PC and Writing

Last year, KD Sarge made a post on "political correctness". I wrote a comment for the post and it turned into a blog post, which I am now finally sorting out and posting.

After consideration, I agree: "political correctness" is not about respect, it is about not offending The Man. I'm of the opinion that anyone with an ounce of sense and self-preservation would know better than to use the n-word (and other assorted derogatory names) in today's society (which is a sad thing in itself), but… why do I have to use a specific different word?

As KD suggests, isn't it up to the individual in question to determine how they would like to be referred to? To quote her: If I say someone is "African American" and he/she says "Actually, I prefer (Somali/Ethiopian/Nigerian/black/et cetera," I will correct myself. I know that doesn't help when referring to a group as a whole…

I admit I don't know. Maybe someone who does know can contribute. I'm definitely open to learning; how else will we all understand each other?

But… KD's post got me thinking about PC from a writing perspective and then about how books get changed.

Should we change books just because they contain racist/sexist/-ist things? Should we write books that contain nothing offensive?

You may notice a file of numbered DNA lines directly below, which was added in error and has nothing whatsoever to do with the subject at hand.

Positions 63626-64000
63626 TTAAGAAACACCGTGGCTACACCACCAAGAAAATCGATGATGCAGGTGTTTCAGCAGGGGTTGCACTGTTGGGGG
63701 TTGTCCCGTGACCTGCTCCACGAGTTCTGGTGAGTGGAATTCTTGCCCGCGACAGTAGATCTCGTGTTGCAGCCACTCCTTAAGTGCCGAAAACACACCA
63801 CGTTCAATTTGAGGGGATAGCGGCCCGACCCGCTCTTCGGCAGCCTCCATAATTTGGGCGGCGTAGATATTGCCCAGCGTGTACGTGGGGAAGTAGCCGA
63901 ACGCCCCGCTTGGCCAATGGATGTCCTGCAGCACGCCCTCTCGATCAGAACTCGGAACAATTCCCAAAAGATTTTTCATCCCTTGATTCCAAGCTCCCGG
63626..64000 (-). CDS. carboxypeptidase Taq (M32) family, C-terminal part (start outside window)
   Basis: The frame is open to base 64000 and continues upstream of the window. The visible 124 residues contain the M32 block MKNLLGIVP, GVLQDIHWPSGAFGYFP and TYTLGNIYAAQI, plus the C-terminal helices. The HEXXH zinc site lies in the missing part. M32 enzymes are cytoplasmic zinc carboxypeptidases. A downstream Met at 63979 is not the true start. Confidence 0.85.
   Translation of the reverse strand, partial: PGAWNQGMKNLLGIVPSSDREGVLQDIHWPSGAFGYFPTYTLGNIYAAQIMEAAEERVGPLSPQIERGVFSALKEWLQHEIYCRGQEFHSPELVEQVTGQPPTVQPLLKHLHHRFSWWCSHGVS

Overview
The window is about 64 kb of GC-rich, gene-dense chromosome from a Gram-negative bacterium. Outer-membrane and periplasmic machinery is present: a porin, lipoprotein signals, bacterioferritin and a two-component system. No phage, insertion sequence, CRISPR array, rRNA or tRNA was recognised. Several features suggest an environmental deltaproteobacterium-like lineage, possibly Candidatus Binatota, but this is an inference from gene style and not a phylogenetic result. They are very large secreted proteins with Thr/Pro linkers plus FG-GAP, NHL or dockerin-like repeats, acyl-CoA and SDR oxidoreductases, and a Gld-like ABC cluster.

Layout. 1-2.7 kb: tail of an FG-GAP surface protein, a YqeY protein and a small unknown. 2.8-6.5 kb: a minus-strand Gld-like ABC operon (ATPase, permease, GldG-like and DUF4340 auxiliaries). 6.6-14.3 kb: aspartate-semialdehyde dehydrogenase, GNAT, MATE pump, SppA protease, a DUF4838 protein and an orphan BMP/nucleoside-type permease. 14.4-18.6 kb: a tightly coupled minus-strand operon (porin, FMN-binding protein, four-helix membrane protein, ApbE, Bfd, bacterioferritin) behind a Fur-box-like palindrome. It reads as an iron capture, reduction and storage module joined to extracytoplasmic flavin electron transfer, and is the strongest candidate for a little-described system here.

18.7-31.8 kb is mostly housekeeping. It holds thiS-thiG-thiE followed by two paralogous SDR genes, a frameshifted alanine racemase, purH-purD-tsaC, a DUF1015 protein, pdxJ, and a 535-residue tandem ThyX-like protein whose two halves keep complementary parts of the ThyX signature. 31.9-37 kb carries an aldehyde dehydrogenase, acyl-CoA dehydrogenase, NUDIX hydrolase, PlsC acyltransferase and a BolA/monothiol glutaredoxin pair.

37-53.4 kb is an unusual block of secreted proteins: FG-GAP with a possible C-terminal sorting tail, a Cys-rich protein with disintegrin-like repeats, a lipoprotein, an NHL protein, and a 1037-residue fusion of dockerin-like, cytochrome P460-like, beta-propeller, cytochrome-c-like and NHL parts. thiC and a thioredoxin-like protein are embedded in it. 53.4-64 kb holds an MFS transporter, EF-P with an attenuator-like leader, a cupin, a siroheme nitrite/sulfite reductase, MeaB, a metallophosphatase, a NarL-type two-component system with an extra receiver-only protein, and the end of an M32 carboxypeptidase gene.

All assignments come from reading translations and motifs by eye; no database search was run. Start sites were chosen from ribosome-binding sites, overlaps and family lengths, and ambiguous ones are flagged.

I kind of think not, because -isms have been a long part of society, and we still haven't grown past them. I hope we will, but I often think it doesn't seem likely to happen whilst I'm alive. From that perspective, it doesn't seem as if any world that is created would be free of -isms; to take them out would destroy the world. I have one stalled novel where a group of people are shunned for who they are, and because of that, the group is given purpose to seek a better world. Take that out and the story has no movement. There would be no need.

I… am not sure that I agree with the concept of changing books or other media. I guess… I can see why it would happen, and perhaps would agree with some specific cases, but as a general rule for everything? That seems wrong to me.

Enid Blyton's Famous Five books, back in 2010 were apparently being reissued (or were going to be) with updated language—though the plot remained unchanged otherwise. Supposedly this would make them timeless. Apparently they had also been edited over the years to remove racist language and storylines.

(As a semi-related aside, The Famous Five books, in and of themselves, are what I would call 'semi-timeless'; I can't ever recall being aware of a specific year they were set in. However, the things they did are so clearly not things that would happen today. Julian is nominally in charge, as it were… and he's twelve at the start of the series. When I was twelve my mother barely let me cross the street by myself. No way I would have been allowed to go gallivanting around the country, in charge of three other people. And I also don't know anyone else who would have been allowed the same.)

To move onto how books are changed, as a writer… I'd like to know that if I write something, it will stay that way.